It was a sunny Saturday afternoon in New York City, and people were outdoors walking their dogs, playing with their kids in Central Park, meeting friends for brunch. I was walking south, alone. I didn’t call anyone because I knew where most of my friends would be—protesting against Vladimir Putin’s full-scale invasion of Ukraine. Wandering the crowd in Times Square, I saw my friends Dasha and Sasha, whose families were still in Ukraine. We hugged. The crowd was chanting slogans while we silently cried. Then Dasha looked at me and said something that I wasn’t expecting to hear: “Sorry that you have to go through this again.”

Her words led me to a question that I still can’t find the answer to: What terrifies me the most—the memories of growing up in the mid-1990s during Russia’s vicious, 10-year war against Chechnya, or watching civilians die in Russian attacks on Ukraine from the screen of my own “comfort” while doing my best to help them escape it? 

Earlier that week, my friend was trying to make the hardest decision of her life and asked me for advice: Should she evacuate her mother from Kyiv to the border with Poland or leave her with relatives where her mother felt safe, hoping that the war would end quickly? I had to tell her that I spent most of my childhood in shelters hiding from bombs, in refugee camps and barracks, freezing while trying to find a safe place to stay. I watched innocent people die at the hands of their relatives, ruthless soldiers burning alive civilians trapped in shelters. I would do whatever it took for her mother not to see that. She ended up arranging for her mother to leave, to join the more than 3.5 million people who have fled Ukraine since Russia invaded on February 24.

I was eight years old in 1994 when Boris Yeltsin, the former president of Russia, started the war against separatists in Chechnya—a vicious war that could’ve been avoided but lasted for 10 long years. I remember the winter day that my aunt came to our house screaming, “Children, you have 10 minutes to pack winter clothes. We have to leave now!” I couldn’t understand what she was talking about. I sat on the couch crying, watching the chaos of my sisters packing things and trying to find more bags. I started gathering up my coloring books, along with a box filled with treasures and dolls that I hid under my bed. My mom saw this, sat on the floor next to me, put away the box, and said, “You won’t need this, pack only warm clothes. I promise we will be back for your toys once this ends.” Little did we know that what the Russian authorities were calling a “campaign” or “conflict,” and never a war—sound familiar?—was just getting started.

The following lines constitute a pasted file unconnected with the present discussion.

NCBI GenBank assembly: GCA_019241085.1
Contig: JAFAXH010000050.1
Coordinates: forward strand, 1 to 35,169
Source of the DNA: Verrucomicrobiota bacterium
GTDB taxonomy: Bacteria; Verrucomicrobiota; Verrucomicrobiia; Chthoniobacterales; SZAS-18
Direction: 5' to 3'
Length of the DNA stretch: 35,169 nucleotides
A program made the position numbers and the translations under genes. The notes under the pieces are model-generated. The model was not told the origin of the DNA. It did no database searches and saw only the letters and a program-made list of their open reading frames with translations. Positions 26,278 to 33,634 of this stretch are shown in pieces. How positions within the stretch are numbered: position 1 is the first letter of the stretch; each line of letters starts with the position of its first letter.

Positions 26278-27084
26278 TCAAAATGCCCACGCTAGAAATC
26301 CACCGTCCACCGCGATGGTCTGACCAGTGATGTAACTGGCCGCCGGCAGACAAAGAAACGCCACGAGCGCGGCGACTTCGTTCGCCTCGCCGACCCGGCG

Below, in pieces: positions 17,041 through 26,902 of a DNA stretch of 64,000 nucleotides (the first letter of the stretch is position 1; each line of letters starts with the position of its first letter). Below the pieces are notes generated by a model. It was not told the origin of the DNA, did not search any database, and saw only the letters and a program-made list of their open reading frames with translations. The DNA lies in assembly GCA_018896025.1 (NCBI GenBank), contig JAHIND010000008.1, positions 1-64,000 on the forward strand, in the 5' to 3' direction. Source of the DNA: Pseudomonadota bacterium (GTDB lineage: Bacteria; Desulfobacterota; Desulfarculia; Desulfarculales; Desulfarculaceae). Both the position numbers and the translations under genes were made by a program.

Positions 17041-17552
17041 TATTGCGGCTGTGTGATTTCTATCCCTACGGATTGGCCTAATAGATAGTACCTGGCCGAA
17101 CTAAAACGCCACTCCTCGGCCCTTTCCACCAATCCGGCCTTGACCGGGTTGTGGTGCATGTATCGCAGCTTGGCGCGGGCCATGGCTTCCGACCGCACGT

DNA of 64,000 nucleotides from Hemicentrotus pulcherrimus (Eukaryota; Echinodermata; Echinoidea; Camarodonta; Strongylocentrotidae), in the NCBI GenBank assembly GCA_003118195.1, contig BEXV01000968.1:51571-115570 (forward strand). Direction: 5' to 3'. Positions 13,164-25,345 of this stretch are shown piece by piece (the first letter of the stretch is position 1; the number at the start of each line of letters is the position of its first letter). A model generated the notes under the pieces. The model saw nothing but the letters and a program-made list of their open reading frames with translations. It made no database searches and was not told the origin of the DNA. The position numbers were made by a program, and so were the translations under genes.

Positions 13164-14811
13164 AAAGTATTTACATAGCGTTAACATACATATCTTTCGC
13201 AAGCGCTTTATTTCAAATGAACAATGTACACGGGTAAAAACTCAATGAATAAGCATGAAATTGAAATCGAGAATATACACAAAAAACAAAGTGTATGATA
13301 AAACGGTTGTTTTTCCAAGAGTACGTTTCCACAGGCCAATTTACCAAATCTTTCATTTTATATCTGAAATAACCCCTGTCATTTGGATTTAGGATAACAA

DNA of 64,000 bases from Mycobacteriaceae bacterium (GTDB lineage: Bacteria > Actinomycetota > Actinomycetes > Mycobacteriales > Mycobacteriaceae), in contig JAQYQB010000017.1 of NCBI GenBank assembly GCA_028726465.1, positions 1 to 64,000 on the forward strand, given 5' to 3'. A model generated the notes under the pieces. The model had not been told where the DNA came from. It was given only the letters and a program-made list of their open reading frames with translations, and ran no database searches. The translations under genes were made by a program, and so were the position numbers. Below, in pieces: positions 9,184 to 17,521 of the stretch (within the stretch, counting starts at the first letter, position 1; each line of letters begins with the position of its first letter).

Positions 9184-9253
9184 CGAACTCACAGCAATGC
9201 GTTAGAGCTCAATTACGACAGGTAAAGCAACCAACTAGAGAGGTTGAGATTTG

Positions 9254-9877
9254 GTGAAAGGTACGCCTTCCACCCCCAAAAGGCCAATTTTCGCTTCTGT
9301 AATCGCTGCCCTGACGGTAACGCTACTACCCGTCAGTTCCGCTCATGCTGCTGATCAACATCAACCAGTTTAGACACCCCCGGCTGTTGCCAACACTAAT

For a couple of years, Chechen rebels, numbering only a few thousand people (mostly men who had to become warriors overnight), brought the Russian army to its knees. As my grandmother used to say, “Russia can capture and destroy our cities and villages, but it will never be able to defeat us.” Putin witnessed that resistance. The first war ended in a sort of stalemate, with the signing of a peace treaty, and for a little while it seemed as though there was some sort of peace and sanity. But the deal only fed Putin’s desire to complete the job when he was appointed prime minister in 1999, before taking over as president. That year Putin and his security services sponsored a series of extraordinary attacks on apartment buildings in three cities that killed 307 people, claiming Chechen rebels were to blame, and using the false flag attack as a pretext for the second war. It was even more brutal than the first. As many as 200,000 civilians died. Even foreign press and humanitarian organizations found it difficult to access the war zone.

For years, Chechens were—and are still—demonized in Russian society. Hatred and racism against the darker-skinned people of the Caucasus were exploited and whipped up while our families had to become nomads and face it all. We moved during the second war to Taganrog, the birthplace of Anton Chekhov. No one would give my father a job because of his Chechen last name, so he took his Ukrainian Jewish mother’s maiden name instead. I had to catch up on everything I missed in school during wartime, and also had to learn how to defend myself because of the constant harassment and bullying. In the early 2000s, few people in Russia had racism in their lexicon.

It was hard to live outside Chechnya at that time, but it was even harder when we moved back to the republic. Everyone faced years of struggle and poverty without electricity, running water, or gas. We had to manage life under the ruins of our house, where the doll box was buried alongside my childhood. Every day I dreamt of two things: that it wouldn’t rain, because I have never been a big fan of sleeping in a wet bed, and access to a hot shower.

It is terrifying in the context of Ukraine to be back to these frightening memories of my childhood. Sometimes I wonder how different my life could’ve been if we weren’t seen by the European countries as extremists and all these countries had opened their borders to Muslim families running from a violent war. Today, so many European countries are rightly opening their borders to help refugees fleeing war. If only they would do the same with those fleeing unrest in places like Syria and Afghanistan.


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